Before Claude Métoyer died, he had purchased and freed five of the children he and Marie had together. At one point he left her and married a white woman. Marie, a freed slave, became an entrepeneur skilled in the healing arts. She bought land and managed to free many of her children, also some born to a man previous to Métoyer.
Two of her children, Louis and Augustin, became especially prominent -and wealthy. Augustin donated land for a church, and he and Louis built the local parish church, possibly the first church in America built by freed slaves for people of color.
I never knew that blacks owned plantations! Or that freed black people, like the Metoyers, also owned slaves. I love how Robert has not given me any spoilers, leaving me to be delighted or surprised. Just when I’m beginning to register the distasteful fact that black ex-slaves could even consider owning slaves, our tour guide says that some think the Metoyers, like the original Métoyer, purchased the slaves in order to free them.
The house is, to me, surprisingly simple. This is not at all sumptuous, not in the least ostentatious! Another surprise. A plantation can be simply farmland and a large house, probably with outhouses. I would not feel comfortable living in this house. It feels drafty, and there seem to be no cozy rooms. There are beautiful hand-made bedspreads, though. https://www.tripadvisor.com/LocationPhotoDirectLink-g40308-d254640-i28605878-Melrose_Plantation-Melrose_Louisiana.html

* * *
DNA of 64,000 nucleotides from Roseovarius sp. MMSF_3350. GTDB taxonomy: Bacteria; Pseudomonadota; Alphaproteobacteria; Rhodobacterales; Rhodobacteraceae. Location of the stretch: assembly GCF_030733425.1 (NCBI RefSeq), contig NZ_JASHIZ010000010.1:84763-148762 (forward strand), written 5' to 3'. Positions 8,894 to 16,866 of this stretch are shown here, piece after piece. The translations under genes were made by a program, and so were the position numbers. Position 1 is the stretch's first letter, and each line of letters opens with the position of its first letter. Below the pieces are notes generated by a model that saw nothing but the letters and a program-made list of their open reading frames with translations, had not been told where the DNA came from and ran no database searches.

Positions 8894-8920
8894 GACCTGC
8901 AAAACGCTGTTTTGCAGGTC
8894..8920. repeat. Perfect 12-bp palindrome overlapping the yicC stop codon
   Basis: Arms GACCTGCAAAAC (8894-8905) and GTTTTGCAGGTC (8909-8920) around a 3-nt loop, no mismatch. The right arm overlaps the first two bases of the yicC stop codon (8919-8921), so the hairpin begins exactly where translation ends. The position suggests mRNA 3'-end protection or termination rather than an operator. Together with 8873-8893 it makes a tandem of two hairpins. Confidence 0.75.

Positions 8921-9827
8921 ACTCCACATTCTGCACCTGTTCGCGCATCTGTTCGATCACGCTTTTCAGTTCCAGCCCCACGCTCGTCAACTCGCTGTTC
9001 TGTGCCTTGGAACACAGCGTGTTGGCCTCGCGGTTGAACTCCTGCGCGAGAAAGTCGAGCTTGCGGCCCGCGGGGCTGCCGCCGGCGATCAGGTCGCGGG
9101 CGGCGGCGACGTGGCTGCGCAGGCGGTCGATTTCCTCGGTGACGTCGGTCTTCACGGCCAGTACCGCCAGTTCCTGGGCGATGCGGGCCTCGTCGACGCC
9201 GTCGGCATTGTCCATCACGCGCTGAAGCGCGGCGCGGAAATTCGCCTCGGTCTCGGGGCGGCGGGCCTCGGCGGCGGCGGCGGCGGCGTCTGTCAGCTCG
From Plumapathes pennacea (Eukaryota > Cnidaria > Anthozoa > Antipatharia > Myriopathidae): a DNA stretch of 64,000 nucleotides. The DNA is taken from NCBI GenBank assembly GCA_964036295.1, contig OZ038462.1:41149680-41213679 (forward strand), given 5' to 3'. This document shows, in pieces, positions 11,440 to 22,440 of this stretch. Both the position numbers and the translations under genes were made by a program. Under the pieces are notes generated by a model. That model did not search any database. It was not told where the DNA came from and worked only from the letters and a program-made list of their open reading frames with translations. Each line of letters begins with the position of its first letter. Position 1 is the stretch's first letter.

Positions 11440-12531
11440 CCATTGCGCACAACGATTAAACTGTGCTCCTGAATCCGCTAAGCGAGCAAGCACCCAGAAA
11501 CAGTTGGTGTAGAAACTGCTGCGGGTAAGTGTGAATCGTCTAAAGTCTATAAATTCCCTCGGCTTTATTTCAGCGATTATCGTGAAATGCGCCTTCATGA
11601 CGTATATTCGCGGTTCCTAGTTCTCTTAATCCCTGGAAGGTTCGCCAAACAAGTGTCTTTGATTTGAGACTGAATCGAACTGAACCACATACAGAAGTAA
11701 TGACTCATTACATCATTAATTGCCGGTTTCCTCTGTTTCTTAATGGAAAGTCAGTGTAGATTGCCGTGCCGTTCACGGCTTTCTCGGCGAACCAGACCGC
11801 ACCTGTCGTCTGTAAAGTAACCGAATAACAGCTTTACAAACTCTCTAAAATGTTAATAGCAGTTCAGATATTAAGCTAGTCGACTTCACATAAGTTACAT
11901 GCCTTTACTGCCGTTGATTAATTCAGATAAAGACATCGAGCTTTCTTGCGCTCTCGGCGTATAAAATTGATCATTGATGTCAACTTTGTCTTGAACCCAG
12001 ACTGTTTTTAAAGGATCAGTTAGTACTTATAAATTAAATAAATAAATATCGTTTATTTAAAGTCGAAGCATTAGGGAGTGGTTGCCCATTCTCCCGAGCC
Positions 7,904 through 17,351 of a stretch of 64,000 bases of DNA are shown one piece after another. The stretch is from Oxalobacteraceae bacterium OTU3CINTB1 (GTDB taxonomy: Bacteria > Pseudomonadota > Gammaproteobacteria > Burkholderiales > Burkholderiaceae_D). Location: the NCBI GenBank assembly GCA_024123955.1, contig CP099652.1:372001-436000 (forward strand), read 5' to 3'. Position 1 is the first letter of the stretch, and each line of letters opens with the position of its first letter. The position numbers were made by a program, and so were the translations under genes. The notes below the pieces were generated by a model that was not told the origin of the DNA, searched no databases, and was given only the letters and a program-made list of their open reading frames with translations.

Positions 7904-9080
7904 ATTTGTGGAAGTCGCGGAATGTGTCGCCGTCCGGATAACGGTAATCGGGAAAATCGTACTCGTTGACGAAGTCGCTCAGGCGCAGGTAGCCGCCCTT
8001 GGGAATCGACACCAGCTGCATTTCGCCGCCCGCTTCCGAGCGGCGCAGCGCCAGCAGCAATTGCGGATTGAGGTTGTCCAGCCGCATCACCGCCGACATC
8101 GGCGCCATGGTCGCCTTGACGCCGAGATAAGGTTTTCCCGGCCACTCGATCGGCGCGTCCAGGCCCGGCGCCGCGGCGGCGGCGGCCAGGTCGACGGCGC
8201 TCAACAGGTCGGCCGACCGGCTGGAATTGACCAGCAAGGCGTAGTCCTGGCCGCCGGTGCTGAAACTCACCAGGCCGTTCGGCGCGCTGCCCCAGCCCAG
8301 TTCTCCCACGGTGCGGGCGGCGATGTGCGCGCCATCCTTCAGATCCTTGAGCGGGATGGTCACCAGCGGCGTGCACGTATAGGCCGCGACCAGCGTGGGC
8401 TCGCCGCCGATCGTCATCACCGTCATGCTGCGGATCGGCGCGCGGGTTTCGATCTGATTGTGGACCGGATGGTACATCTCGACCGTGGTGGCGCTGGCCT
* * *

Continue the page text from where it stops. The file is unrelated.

The house was later to become an artists’/writers’ colony. Anyone could live there as long as they could prove they were working on something. One of the servants there, Clementine Hunter, a Creole of color, lived there from around 1902 until well after the 1939. In 1939 she was able to take paints and brushes left by a visiting artist. She became a self-taught artist and is now the best-known native artist in Louisiana. Some call her the black Grandma Moses. Her paintings depict many of the scenes and daily events she saw and experienced while living at Melrose.
Robert and I visit her tomb, and I get a glimpse of a Lousiana cemetery.
By now evening is approaching. Time for a meal. We eat at a nearby restaurant called the “Commissary”. From the outside it looks like a tin shack, but it is apparently a very good, popular restaurant, with genuine Louisiana cuisine. Let’s go!
I have a Creole combo, and we share appetizers and each gets wine. A Creole combo consists of jambalaya, with a lot of sausage, Natichoches meat pies, apparently famous, and Creole fettuccini studded with crawfish. The food is great – unhealthy, mostly fried, but delicious – and very filling. Our conversation is fulfilling.
We drive home stuffed, mellow, me a bit tired, and satisfied. My first plantation was not at all what I had expected, but that’s okay. I’m learning a few things about life in Louisiana as it is, which is quite different from knowledge gained from a novel.